We hear a lot of top athletes around the world following a vegetarian or a vegan diet. It is a common belief in the amateur and professional athletic training world that vegetarians don’t meet their protein requirements and hence they can’t build muscles with vegetarian foods. But, now people are becoming aware that a balanced diet based on plant based proteins does assist in muscular development. However, the protein quality and the quantity are the key factors.

Let us take you through the basics of protein. We all know that protein is one of the main nutrients required to build muscle. Amino acids are the building blocks of all proteins. Proteins are valued based on their essential amino acid composition. Egg protein is the highest quality protein and is used as the reference protein as it contains all the essential amino acids in the right proportions. The other animal proteins like lean meats, fish, poultry and dairy also contain all of the amino acids and hence are complete proteins. However, plant proteins lack one or more of the essential amino acids that we need. For eg. cereal grains lack the essential amino acid lysine while the beans and lentils lack the amino acids methionine and cysteine. Hence plant proteins are termed as incomplete proteins. But there are some plant foods like soy and quinoa that are considered to be complete proteins.

So, is there a way to make the plant protein a complete protein. Yes, definitely! Certain incomplete plant proteins can be combined to get the essential amino acids. Let’s take for example the combination of dal and rice or baked beans on whole wheat bread. In both the cases the lack of lysine in the cereal is complemented by the presence of lysine in the beans and dal. Similarly, combining nuts and seeds also improves the protein quality in plant proteins. Ex. trail mix which is a mix of nuts such as almonds, walnuts, pistachios and seeds like sesame seeds, sunflower seeds, etc. Plant proteins can also be improved with dairy as an addition for those who are vegetarians (not vegans).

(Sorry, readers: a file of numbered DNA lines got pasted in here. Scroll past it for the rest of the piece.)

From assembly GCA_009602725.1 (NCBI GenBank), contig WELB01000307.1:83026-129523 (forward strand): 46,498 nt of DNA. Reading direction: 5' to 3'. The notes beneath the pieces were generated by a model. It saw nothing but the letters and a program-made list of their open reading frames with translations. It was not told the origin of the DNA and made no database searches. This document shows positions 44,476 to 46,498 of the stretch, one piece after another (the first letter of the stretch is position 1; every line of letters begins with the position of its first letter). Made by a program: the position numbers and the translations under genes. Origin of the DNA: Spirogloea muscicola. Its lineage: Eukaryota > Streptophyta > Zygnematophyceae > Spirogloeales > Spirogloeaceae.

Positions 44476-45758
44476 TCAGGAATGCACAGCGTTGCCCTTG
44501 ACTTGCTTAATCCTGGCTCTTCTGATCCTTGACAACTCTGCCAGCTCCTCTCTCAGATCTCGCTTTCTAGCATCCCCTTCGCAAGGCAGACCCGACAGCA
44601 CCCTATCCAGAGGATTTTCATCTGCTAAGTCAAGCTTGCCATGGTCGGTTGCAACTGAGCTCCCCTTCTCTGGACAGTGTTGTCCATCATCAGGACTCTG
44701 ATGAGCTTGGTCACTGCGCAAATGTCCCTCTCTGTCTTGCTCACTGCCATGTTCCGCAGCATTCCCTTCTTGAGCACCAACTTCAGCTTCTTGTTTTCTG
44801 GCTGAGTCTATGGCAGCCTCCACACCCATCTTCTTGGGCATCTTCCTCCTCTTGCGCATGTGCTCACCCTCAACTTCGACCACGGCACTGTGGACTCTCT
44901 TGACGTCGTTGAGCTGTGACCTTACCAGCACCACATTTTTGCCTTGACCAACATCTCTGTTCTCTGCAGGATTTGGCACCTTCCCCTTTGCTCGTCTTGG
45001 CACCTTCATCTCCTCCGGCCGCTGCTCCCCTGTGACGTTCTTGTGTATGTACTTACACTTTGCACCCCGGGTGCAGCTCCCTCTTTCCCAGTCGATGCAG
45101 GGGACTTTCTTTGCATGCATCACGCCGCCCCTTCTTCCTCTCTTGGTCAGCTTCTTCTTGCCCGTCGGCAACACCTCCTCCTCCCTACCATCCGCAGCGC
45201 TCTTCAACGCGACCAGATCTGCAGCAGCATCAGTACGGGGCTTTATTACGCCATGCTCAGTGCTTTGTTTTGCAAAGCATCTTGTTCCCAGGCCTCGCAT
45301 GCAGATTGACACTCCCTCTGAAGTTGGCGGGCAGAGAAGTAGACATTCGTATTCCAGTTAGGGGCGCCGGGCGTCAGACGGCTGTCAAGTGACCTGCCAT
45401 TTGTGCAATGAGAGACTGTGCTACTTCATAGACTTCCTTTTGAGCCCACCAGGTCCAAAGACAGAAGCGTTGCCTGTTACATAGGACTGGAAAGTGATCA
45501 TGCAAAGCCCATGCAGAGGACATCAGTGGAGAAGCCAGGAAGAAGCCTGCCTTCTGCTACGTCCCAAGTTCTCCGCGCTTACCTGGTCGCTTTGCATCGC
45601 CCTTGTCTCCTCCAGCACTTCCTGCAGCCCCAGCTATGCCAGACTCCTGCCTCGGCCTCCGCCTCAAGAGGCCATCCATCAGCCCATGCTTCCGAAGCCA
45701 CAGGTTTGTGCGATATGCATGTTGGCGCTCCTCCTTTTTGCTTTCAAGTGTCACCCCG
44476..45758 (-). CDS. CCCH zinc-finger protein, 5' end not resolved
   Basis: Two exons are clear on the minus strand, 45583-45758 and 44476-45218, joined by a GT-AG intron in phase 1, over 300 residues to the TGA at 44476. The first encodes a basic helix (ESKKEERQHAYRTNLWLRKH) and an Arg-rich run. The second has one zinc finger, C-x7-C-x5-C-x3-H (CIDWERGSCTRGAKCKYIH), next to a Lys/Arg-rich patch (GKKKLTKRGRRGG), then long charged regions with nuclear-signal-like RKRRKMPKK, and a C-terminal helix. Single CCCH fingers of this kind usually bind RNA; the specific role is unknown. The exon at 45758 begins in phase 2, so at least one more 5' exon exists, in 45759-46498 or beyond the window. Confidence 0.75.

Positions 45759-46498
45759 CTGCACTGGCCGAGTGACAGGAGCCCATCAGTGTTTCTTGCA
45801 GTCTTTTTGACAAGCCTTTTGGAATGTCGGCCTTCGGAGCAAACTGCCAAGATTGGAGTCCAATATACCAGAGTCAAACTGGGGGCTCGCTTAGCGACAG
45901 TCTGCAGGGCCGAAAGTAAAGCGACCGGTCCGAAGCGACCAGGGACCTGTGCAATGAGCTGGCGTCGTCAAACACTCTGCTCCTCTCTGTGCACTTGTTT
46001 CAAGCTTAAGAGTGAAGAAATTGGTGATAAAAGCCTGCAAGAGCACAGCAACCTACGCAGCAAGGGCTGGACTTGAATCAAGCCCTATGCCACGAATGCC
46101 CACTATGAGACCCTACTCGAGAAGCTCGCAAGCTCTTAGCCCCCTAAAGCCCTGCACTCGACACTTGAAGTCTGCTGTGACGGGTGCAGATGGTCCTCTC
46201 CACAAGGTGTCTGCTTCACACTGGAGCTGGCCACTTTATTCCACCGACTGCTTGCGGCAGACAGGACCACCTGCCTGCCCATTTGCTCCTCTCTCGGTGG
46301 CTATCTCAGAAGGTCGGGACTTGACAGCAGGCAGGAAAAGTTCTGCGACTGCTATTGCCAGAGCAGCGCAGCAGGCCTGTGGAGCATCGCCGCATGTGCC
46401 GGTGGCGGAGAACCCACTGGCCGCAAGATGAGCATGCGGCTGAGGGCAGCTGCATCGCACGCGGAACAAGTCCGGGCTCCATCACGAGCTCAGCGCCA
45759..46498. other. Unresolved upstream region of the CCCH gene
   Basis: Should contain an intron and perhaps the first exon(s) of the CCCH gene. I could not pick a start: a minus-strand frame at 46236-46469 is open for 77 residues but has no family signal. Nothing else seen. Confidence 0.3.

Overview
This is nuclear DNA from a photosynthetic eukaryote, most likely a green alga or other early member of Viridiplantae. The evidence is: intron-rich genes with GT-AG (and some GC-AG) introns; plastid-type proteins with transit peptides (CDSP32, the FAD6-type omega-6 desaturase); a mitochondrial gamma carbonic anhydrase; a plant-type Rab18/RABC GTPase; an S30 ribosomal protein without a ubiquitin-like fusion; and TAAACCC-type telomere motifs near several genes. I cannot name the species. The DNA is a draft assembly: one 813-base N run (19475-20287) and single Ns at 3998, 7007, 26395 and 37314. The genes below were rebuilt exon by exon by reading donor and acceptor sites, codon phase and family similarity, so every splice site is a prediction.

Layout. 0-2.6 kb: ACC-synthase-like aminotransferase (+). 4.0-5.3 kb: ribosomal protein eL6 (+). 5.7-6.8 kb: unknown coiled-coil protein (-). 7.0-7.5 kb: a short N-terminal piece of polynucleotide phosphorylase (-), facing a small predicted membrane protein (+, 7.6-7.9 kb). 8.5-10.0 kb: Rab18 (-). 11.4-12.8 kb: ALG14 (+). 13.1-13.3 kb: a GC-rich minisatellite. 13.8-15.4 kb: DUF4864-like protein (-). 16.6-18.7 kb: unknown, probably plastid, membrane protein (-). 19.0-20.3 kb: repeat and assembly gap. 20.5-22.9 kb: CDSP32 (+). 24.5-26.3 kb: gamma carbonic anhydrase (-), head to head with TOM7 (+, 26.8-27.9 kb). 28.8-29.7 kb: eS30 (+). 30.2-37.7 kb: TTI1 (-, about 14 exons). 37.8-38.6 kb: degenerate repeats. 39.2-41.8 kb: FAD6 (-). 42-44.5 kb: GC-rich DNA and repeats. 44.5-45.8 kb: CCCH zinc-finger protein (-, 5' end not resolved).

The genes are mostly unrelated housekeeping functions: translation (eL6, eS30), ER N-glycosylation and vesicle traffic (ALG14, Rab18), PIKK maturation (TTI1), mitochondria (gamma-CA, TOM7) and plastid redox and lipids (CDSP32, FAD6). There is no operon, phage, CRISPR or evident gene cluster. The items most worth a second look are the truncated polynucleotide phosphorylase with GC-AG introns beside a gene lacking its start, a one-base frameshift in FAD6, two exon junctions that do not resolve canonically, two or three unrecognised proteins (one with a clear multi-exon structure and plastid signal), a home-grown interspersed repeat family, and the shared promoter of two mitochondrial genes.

So, besides the animal proteins that help in muscle development, plant proteins can also do an equally good job with the right amounts and combinations. In addition to the foods, an intense training program will also be essential to see results. 

Athletes should eat small amount of protein throughout the day to ensure that this nutrient is readily available when the body requires it the most. Vegetarian athletes aiming to build muscles should eat some amount of good quality protein at every meal along with carbohydrates.

Some tips for building muscle on a vegetarian diet:

  • 60% or more of the total calories should come from good quality carbohydrates which will fuel the muscles
  • Eat 5-6 small meals each day with not only protein foods but also fruits, vegetables, whole grains and dairy
  • Include good quality protein such as low fat dairy, tofu, soy products, nuts, seeds, dals and pulses in atleast 3-4 meals depending upon your physical activity, the intensity and body composition.
  • Fats are also necessary for supplying energy to muscles during workouts so include the good sources of fat in your daily diet like avocados, nuts, vegetable oils.
  • A sports nutritionist can help you create a personalized diet plan to meet your daily requirements.

Start slow when you are building your strength and fitness. With food remember that rest is also an important factor in initiating recovery of the tired muscles. And, if weight loss is the first target then taking up weight loss programs from one of the weight loss clinics in Tunisia or around the world would be ideal before embarking onto a journey of building muscles.

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